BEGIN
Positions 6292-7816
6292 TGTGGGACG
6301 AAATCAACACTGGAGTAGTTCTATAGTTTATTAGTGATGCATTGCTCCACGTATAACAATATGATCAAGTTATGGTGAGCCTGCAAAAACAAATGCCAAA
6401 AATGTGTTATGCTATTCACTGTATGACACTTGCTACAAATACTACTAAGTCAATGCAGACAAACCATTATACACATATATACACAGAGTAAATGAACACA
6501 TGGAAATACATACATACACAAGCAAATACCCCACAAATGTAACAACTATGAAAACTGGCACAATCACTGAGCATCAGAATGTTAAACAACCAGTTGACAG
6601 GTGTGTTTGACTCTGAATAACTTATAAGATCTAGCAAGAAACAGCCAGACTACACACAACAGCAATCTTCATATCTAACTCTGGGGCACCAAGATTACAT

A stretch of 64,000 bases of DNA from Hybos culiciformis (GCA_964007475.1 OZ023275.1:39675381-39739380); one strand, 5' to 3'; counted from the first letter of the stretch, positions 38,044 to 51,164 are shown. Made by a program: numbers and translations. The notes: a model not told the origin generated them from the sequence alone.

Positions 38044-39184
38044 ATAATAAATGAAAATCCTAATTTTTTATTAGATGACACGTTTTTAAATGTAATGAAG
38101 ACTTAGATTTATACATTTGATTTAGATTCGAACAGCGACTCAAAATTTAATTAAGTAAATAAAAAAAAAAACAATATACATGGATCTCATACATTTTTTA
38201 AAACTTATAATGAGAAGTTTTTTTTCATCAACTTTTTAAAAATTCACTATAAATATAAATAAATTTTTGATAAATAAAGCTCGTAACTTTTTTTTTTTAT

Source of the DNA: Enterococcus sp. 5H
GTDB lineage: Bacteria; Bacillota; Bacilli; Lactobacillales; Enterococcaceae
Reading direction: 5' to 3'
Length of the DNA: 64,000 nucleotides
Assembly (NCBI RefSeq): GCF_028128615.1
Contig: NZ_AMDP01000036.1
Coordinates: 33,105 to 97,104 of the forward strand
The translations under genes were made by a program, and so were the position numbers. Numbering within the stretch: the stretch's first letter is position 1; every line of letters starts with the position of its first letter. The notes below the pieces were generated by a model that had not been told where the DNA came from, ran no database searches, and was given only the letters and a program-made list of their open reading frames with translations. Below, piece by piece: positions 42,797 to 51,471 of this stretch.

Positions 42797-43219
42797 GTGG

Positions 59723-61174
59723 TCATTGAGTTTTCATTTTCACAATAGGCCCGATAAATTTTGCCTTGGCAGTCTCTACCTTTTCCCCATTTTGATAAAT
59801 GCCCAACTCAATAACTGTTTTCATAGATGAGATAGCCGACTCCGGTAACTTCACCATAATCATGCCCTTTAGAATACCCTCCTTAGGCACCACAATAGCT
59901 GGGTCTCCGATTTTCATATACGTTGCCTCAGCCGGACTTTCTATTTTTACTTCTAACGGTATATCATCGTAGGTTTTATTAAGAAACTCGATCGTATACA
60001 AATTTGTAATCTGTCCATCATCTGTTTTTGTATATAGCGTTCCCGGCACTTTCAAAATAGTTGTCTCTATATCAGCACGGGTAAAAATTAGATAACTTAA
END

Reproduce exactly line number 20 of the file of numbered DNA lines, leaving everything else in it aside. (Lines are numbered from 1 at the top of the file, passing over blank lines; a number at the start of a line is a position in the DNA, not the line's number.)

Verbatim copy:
Positions 42797-43219